The patriarchal tradition that establishes the basic background narrative about the place of women in society and the incorrigibly masculine standards that shape our emotional and cognitive structures subordinate women while relentlessly upholding male privilege. Indeed, the entire cognitive, emotional, and linguistic landscape is permeated with languages, ideas, and perceptions that belittle, dehumanise, and marginalise women while at the same time presenting men as capable, competent, credible, authoritative, and knowledgeable.
These unexamined prejudices distort society’s perceptions and judgements about women. They enable various forms of violence against women, from domestic violence to sexual harassment, and rape. They impose what Miranda Fricker, presidential professor of philosophy at the City University of New York, calls “pre-emptive silences” that prevent women from having a voice, and from sharing her experiences, rendering her a political subject whose perspectives and experiences are deemed irrelevant to public policy. In Ethiopia, women’s knowledge, expertise or opinions are rarely, if at all, solicited, both in private and public realms.
If we are to change these practices, we have to go beyond enshrining principles of equality in the constitution and deal with the structural dimensions of gender inequality that are stubborn, resistant, and unyielding. We must understand how these structural inequalities impede the race for equality by preventing women from entering the race in the first place, let alone win it. We have to acknowledge the invisible brick walls, barriers, debris, and roadblocks a woman must pass through to enter the race.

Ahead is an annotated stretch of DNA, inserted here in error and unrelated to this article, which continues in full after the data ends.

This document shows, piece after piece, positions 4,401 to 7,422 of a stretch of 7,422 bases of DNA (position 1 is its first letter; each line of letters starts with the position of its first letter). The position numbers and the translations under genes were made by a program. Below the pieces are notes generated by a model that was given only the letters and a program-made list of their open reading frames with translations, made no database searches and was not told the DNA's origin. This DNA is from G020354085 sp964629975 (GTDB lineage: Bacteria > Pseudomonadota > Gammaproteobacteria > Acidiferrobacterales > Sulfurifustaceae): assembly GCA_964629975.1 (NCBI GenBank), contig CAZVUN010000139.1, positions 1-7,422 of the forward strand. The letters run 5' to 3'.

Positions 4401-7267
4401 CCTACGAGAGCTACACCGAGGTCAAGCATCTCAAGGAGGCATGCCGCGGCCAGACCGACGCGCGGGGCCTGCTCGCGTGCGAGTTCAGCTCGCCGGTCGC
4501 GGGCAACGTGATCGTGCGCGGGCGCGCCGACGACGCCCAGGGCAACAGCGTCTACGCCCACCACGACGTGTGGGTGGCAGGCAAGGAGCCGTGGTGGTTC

However, while it is important to understand the basic background narrative and the cultural norms that pre-emptively silence women and deprive them of voice and visibility in the public sphere, it is critical that we also start building pathways through our institutions to genuinely and visibly recognise the contribution of women to society.
That is why these appointments, rather than being token gestures, have a tremendous transformative potential to end Ethiopian women’s experience of invisibility and the silencing of their voice and capacity. By intervening in this way, at the highest level, and increasing the visibility of women in public life, these appointments will disrupt Ethiopian society’s highly problematic beliefs about women’s capacity to lead.
In a culture where gender inequality is so deeply entrenched and public discourse on gender equality is almost non-existent or confined to the margins, these appointments send a powerful message to young girls that the status quo is not inevitable, that things could be and should be different and that they too, could one day, assume a position of influence, or even become a Minister.
The views expressed in this article are the author’s own and do not necessarily reflect Al Jazeera’s editorial stance.